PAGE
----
The notion of the essence of a remedy appears. This notion of the essence is used by many around the world to produce new materia medica which are not compilations or syntheses of pathogenesis but the result of looking for what is specific for each remedy, based on the study of the materia medica and on clinical experience. The study of individual remedies is pushed in different directions, from situational descriptions of remedies to more and more refined pictures that allow the incorporation OF the ‘hyper’, ‘hypo’ and ‘dys’ reactions (inspired by the theories of miasms) present in each remedy. Some of the better-known studies are: G. Vithoulkas’s ‘Materia Medica Viva’ and R. Sankaran’s ‘Souls of Remedies’.

In the French-speaking world, there are groups who continue to use Masi’s approach through the Thomist view on the world to refine the understanding of remedies (Afadh, Guy Loutan). My colleague, Marc Brunson, promotes the study of remedies through the filter of what is peculiar about the substance that makes up the remedy. In the same spirit of the search for the similimum, a number of colleagues have recently developed the classification methods through the kingdoms, families and other groups that reflect the scientific classification of substances. This line of approach takes homeopathy in a new direction. Whereas in the study of the individual remedy there is always room for change of the remedy picture through work of individuals and groups, the classification method has a more static character.

This short overview has depicted how the various schools have developed in different directions. In 1796 Hahnemann formulated the essential characteristics that suffice to define the homeopathicity of any future evolution of the art of healing: 1) experimentation of remedies by healthy provers. 2) individualiZation of the patient. 3) choice of medicine according to the law of similars, this implies the unicity of treatment. (one remedy only) 4) the principles of dilution and dynamization. This definition is very clear and simple but as with many simple principles the consequences are complex. (Look at Einstein’s relativity theory)

Experience based medicine:

To this basic definition of homeopathy has joined the experience of many homeopaths trying to apply the basic principle. Out of their experience has grown the different directions in homeopathic thinking. One hears so many times people saying: ‘that is what works for me’, or ‘that is what I found efficient’. Herbal medicine is a good example of experience based medicine. Indications of herbs are mostly based on the experience of their use, transmitted orally and through written tradition. One striking observation when studying the renowned properties of many popular herbal medicines is that they have such a variety of indications that they seem to be indicated in nearly all cases. Also, their indications vary according to the culture in which they are used. When I discovered this, it made me become suspicious about renowned efficacy of remedies in general.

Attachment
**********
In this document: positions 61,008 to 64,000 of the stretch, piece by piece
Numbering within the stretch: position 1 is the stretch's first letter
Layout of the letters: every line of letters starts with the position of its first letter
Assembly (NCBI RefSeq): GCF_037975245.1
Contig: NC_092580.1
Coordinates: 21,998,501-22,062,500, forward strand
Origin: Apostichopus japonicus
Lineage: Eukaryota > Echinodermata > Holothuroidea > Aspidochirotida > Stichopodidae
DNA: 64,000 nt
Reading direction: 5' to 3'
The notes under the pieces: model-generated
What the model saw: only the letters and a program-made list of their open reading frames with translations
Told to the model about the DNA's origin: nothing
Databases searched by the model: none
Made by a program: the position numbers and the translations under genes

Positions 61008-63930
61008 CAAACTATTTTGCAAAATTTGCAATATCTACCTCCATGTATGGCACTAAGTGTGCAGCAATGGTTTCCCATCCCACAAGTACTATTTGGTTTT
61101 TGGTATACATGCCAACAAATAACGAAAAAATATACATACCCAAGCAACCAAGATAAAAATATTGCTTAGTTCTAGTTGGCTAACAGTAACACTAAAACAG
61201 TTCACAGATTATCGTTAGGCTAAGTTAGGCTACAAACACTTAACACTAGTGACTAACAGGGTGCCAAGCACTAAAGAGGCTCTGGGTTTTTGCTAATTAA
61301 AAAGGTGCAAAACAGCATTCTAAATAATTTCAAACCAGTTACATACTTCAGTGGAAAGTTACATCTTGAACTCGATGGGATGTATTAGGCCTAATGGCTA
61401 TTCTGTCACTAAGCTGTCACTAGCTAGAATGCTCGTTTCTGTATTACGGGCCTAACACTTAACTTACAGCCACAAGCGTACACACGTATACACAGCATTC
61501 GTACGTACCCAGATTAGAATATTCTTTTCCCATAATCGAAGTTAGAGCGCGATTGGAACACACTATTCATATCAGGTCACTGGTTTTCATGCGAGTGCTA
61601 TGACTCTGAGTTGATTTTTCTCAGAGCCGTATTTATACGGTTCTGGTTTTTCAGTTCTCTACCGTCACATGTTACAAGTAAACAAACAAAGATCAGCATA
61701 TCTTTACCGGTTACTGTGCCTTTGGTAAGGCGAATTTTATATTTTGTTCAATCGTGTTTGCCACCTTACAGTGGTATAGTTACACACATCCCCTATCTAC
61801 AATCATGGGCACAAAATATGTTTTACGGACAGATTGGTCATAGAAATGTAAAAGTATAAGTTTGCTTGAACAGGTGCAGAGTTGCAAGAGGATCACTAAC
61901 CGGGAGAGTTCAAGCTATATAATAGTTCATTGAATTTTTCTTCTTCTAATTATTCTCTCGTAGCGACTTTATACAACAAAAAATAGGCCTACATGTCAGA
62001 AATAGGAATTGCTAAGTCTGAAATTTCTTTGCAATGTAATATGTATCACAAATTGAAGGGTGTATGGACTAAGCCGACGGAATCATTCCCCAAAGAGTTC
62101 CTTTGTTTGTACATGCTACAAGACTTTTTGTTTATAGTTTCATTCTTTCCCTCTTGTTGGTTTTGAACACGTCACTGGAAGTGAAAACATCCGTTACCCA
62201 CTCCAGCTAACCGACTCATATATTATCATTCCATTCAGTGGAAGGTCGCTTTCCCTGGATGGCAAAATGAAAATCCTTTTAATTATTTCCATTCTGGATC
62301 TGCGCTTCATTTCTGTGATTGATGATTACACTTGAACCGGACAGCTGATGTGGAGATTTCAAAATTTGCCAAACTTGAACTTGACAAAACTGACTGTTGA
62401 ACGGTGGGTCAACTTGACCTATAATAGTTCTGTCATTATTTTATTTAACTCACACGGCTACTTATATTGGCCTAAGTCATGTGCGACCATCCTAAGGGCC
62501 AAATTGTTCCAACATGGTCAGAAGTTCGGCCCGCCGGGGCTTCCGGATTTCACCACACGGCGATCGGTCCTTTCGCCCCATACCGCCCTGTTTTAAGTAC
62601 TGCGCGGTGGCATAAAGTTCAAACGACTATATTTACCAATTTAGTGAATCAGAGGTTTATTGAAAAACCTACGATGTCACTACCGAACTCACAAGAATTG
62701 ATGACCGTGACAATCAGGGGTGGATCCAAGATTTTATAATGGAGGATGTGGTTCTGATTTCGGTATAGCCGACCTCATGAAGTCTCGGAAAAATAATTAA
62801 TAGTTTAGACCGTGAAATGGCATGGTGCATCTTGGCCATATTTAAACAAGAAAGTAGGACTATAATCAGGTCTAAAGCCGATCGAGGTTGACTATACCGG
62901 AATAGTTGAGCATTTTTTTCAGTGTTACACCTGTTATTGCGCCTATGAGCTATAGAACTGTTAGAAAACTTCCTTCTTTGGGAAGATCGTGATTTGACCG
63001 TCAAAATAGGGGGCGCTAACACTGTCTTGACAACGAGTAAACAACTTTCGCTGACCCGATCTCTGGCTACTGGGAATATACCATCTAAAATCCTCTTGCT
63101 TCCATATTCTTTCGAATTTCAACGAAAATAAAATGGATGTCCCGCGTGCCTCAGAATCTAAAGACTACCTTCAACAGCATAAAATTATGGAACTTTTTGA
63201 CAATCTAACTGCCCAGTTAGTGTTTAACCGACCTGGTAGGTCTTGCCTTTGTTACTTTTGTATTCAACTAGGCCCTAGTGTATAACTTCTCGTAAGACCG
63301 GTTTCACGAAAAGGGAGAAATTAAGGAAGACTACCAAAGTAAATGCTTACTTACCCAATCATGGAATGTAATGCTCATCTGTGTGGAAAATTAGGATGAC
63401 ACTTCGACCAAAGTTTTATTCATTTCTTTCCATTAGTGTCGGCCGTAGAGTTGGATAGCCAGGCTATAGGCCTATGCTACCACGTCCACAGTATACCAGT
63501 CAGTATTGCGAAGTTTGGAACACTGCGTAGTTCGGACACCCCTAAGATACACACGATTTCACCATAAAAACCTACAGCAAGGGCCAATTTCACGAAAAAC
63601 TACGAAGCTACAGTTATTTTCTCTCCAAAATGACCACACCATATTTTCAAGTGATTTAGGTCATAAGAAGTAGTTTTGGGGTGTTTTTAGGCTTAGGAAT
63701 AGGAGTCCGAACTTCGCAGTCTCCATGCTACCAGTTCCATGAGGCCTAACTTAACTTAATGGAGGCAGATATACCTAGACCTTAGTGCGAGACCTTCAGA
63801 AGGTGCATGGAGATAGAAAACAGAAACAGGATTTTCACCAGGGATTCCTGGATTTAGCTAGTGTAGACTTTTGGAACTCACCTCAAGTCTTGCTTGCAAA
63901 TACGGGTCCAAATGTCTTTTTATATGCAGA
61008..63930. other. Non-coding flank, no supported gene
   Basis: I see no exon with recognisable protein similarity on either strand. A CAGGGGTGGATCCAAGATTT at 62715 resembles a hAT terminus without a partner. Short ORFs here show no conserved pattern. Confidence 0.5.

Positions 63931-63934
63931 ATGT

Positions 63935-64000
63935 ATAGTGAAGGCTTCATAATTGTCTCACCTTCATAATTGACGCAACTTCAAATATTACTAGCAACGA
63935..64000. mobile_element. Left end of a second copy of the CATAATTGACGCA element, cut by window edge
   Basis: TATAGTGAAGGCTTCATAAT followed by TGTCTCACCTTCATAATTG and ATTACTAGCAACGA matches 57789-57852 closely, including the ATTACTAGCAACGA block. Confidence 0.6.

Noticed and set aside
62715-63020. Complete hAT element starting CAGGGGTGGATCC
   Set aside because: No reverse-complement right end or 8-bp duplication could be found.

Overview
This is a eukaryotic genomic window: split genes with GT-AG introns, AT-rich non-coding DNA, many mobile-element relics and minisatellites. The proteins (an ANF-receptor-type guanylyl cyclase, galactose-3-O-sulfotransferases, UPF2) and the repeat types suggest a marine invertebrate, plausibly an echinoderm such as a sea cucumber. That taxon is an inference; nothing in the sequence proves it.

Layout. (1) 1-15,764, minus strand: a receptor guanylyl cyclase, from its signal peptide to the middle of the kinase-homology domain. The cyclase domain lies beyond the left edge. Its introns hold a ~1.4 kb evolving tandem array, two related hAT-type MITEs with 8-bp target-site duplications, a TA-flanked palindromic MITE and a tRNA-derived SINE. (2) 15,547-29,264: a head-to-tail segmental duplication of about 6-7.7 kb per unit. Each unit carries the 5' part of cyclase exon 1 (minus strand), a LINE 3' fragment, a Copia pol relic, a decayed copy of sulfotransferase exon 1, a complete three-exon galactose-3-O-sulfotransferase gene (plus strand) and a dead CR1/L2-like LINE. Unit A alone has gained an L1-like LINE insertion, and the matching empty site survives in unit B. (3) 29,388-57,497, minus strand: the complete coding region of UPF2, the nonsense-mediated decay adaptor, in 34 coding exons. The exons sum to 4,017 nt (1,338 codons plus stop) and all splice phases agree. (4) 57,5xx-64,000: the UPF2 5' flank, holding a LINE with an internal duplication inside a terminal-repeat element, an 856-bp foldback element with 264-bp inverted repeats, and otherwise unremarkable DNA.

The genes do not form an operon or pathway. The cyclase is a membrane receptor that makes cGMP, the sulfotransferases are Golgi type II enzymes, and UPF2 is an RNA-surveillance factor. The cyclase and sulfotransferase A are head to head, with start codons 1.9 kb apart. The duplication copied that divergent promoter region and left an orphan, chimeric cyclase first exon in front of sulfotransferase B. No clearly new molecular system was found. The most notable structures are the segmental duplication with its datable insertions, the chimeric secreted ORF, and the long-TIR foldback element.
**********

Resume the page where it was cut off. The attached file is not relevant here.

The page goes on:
Homeopathy with its basic definition of prescription technique differentiates itself from experience based traditions. That is the attraction of homeopathy and it is also the difficulty of homeopathy. We have to ask ourselves what reservations we must have when we hear others say ‘It works for me’, not to let homeopathy become a pure experience based type of medicine. Pluralistic homeopathic prescriptions are also an example of experience based tradition. Depending on your view point you may or may not agree on the validity of pluralistic (or complex) homeopathy.

Some of the experience from homeopathic prescription is valid and can be added to our Repertories and materia medicas. Other experience, giving rise to the different approaches, has a more philosophical and therefore changing nature. It is important to appreciate this changing nature of homeopathic practice caused by ‘experience’. Experience is always relative. It is determined by everything that makes up the culture in which the homeopath(s) live and work. Different cultures cause different experiences which form different schools of thought. When you read the writings of other homeopaths try to discover how their thinking evolved.

The published case.